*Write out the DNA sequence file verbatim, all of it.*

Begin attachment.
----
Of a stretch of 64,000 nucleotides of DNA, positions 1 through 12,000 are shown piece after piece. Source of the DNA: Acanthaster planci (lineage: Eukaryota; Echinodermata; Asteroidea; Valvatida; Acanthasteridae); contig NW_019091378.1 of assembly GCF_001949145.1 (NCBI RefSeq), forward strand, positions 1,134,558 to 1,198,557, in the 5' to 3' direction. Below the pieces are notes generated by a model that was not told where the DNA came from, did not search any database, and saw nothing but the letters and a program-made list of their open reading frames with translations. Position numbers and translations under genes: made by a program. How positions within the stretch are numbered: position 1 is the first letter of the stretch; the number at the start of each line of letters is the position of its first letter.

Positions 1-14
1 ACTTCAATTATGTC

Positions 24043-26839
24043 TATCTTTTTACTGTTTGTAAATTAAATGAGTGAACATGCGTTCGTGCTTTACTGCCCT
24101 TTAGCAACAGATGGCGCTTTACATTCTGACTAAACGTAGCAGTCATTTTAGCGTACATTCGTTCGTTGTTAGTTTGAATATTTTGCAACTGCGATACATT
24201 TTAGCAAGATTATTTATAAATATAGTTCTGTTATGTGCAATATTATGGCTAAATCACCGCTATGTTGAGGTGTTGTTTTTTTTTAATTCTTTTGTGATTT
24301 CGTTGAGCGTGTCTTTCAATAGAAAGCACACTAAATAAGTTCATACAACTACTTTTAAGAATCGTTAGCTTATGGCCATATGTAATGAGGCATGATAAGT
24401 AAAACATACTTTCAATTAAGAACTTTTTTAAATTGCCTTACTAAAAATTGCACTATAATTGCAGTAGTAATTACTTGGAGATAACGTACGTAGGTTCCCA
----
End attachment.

Of a stretch of 64,000 nucleotides of DNA, positions 1 through 12,000 are shown piece after piece. Source of the DNA: Acanthaster planci (lineage: Eukaryota; Echinodermata; Asteroidea; Valvatida; Acanthasteridae); contig NW_019091378.1 of assembly GCF_001949145.1 (NCBI RefSeq), forward strand, positions 1,134,558 to 1,198,557, in the 5' to 3' direction. Below the pieces are notes generated by a model that was not told where the DNA came from, did not search any database, and saw nothing but the letters and a program-made list of their open reading frames with translations. Position numbers and translations under genes: made by a program. How positions within the stretch are numbered: position 1 is the first letter of the stretch; the number at the start of each line of letters is the position of its first letter.

Positions 1-14
1 ACTTCAATTATGTC

Positions 24043-26839
24043 TATCTTTTTACTGTTTGTAAATTAAATGAGTGAACATGCGTTCGTGCTTTACTGCCCT
24101 TTAGCAACAGATGGCGCTTTACATTCTGACTAAACGTAGCAGTCATTTTAGCGTACATTCGTTCGTTGTTAGTTTGAATATTTTGCAACTGCGATACATT
24201 TTAGCAAGATTATTTATAAATATAGTTCTGTTATGTGCAATATTATGGCTAAATCACCGCTATGTTGAGGTGTTGTTTTTTTTTAATTCTTTTGTGATTT
24301 CGTTGAGCGTGTCTTTCAATAGAAAGCACACTAAATAAGTTCATACAACTACTTTTAAGAATCGTTAGCTTATGGCCATATGTAATGAGGCATGATAAGT
24401 AAAACATACTTTCAATTAAGAACTTTTTTAAATTGCCTTACTAAAAATTGCACTATAATTGCAGTAGTAATTACTTGGAGATAACGTACGTAGGTTCCCA